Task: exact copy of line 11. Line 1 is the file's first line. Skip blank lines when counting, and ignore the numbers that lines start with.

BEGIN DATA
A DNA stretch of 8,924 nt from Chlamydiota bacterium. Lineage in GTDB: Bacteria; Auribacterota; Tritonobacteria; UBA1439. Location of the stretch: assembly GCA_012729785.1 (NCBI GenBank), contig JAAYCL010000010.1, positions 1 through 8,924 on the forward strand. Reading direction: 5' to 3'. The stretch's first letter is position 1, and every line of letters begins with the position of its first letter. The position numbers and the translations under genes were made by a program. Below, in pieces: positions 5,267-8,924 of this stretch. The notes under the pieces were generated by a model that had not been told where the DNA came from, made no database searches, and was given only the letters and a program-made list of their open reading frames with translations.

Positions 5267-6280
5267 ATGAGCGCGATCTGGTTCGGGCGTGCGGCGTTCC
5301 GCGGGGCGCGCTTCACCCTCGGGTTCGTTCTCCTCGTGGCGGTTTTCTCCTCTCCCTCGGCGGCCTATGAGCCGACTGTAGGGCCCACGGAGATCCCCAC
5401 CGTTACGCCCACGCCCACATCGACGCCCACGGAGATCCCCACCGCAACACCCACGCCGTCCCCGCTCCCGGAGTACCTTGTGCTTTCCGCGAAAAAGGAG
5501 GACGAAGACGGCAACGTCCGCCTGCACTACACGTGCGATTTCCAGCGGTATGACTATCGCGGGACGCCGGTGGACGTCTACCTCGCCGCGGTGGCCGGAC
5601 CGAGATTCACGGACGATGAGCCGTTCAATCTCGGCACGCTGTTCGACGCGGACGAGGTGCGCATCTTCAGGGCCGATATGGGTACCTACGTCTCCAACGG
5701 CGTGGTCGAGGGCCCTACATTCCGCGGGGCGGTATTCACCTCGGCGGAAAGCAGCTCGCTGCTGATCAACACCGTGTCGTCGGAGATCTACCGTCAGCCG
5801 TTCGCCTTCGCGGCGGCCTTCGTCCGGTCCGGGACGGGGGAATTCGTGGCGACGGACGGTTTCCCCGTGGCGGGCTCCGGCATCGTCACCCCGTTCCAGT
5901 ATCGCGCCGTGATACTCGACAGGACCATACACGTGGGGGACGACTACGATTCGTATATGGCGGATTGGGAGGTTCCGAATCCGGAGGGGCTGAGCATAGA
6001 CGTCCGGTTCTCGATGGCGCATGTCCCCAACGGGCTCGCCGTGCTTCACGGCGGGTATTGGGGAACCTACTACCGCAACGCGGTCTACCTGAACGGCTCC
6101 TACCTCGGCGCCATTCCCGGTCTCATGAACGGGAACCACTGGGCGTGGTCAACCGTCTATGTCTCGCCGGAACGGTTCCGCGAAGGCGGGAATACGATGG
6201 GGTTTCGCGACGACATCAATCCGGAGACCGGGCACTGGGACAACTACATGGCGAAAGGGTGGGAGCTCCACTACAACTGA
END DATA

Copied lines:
6001 CGTCCGGTTCTCGATGGCGCATGTCCCCAACGGGCTCGCCGTGCTTCACGGCGGGTATTGGGGAACCTACTACCGCAACGCGGTCTACCTGAACGGCTCC